With such a configuration, the degree to which each quantity of state detected by the detection means belongs to each fuzzy set is obtained, and quantities of control each of which is based on each degree, are obtained. The quantity of control for each color in a specific position within the area represented by each quantity of control calculated by said calculation means is obtained. In accordance with the quantities of control thus obtained, the control means controls the image formation in each color, thereby providing an image having good color balance.

It is still another aspect of the present invention to provide an image forming apparatus which controls the signal processing conditions for image signal processing using fuzzy inference using the processing conditions for an image formation processing means performing image formation as the quantities of state.

Such a configuration allows the variation in the image formation process conditions to be corrected, thereby allowing delicate density control.

It is still another aspect of the present invention to provide an image forming apparatus having an image-carrying element, a means for forming a latent image on said image-carrying element, a developing means for developing the latent image formed on said image-carrying element, and a toner image processing means for performing a process of transferring the image formed on said image-carrying element onto a transfer material. Alternatively, it is an object of the present invention to provide an image forming apparatus having a single or a plurality of image-carrying elements, a means for forming latent images on said image-carrying elements, a plurality of developing means for developing the latent images formed on said image-carrying elements, and a transfer means for transferring the images formed on said image-carrying element onto a transfer material held on a dielectric sheet in a manner wherein the images are sequentially overlaid in an electrical field, said means for forming latent images comprising a data input portion for inputting image data, a correction means for correcting the input image data, a quantity-of-state detection means for detecting at least one quantity of state for controlling said correction means, a rule storing means for establishing a relationship between said quantity of state and a quantity of control of said correction means as at least one qualitative rule, a function storing means for representing said quantity of state and quantity of control using at least one fuzzy set, an inference means for calculating the degree to which said quantity of control belongs to said fuzzy set from the degree to which said quantity of state belongs to said fuzzy set and for inferring the quantity of control having the highest probability on the basis of the result of the calculation, and a means for controlling said correction means on the basis of the result obtained by said inference means.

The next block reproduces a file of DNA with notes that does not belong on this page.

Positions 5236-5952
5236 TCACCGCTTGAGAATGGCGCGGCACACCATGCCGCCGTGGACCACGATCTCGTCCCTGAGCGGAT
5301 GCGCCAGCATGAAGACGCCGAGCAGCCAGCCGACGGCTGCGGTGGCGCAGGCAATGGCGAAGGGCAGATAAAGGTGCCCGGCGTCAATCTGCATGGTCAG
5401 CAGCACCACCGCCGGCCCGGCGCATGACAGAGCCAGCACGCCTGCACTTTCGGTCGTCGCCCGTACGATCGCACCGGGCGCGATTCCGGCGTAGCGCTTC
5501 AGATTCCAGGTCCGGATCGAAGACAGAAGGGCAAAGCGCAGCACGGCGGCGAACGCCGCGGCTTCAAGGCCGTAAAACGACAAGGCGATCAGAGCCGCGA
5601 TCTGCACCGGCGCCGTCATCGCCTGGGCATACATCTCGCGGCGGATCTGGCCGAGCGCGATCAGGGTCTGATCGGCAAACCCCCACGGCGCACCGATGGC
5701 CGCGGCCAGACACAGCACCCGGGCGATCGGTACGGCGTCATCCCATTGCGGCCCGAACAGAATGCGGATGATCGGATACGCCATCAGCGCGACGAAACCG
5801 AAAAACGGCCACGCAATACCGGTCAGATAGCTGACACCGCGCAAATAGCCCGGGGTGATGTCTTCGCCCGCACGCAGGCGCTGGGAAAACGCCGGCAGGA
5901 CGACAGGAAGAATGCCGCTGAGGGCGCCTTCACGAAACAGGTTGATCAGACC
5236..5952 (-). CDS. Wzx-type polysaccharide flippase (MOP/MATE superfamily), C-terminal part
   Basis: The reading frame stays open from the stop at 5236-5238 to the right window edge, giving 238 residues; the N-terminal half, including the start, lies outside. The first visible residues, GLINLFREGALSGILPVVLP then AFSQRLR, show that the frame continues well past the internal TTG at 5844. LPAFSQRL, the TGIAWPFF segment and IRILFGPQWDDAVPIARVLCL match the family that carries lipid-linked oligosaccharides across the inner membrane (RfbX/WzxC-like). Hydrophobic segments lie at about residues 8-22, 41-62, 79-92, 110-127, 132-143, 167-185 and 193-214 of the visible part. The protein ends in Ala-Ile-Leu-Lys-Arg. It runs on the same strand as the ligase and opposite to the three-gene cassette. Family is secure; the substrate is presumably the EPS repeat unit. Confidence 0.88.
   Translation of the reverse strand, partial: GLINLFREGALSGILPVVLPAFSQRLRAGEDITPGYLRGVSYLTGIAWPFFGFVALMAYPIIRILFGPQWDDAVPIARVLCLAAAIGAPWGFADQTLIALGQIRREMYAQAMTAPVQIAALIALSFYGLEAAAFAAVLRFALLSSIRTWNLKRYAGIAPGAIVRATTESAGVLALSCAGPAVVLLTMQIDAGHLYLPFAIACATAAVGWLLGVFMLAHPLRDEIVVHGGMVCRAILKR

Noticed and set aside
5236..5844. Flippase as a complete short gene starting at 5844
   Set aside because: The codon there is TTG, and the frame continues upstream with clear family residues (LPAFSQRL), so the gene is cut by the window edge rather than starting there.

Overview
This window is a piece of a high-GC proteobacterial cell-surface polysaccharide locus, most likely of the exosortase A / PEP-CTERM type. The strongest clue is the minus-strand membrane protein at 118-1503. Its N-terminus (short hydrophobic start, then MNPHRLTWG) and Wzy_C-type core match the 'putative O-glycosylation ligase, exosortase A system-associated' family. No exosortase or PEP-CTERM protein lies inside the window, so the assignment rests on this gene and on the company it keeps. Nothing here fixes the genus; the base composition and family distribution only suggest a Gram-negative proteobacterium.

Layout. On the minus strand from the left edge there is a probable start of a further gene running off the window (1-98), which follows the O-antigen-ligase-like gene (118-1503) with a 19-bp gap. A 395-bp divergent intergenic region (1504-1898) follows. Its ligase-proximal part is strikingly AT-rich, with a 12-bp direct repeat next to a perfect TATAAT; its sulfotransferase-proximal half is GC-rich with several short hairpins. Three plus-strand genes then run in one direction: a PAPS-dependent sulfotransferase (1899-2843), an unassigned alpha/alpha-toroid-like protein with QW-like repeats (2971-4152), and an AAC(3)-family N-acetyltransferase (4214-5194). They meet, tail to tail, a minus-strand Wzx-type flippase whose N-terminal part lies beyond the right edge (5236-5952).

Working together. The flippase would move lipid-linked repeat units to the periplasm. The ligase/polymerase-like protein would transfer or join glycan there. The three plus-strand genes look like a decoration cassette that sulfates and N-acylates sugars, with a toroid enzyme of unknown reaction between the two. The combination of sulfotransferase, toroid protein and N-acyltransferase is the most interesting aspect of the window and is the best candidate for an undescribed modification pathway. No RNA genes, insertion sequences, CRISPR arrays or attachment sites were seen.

According to the present invention, the output image data corresponding to input image data is taken as quantities of control for quantities of state such as the temperature and humidity of the atmosphere wherein the apparatus is installed; the quantities of control are calculated on the basis of the quantities of state using the so-called fuzzy inference; and the output image data corresponding to the input image data is corrected on the basis of the quantities of control thus obtained.

The above and other objects of the present invention will be apparent from the accompanying drawings and following detailed description.

DESCRIPTION OF THE PREFERRED EMBODIMENTS

Preferred embodiments of the present invention will now be described with reference to the accompanying drawings.

EMBODIMENT 1

FIG. 1 is a block diagram of an image forming apparatus of an embodiment of the present invention. FIG. 2 is a sectional view of the present apparatus.

In FIG. 2, reference numeral 51 represents a rotary developing device having a yellow-developing unit 51Y, a magenta-developing unit 51M, a cyan-developing unit 51C, and a black-developing unit 51BK. Reference numeral 52 represents a device for supplying the developer (toner) to the developing device 51 having a yellow-hopper 52Y, a magenta-hopper 52M, a cyan-hopper 52C, and a black-hopper 52BK.

The operation of a full-color image forming process of this apparatus will now be described while other configurations will be described later.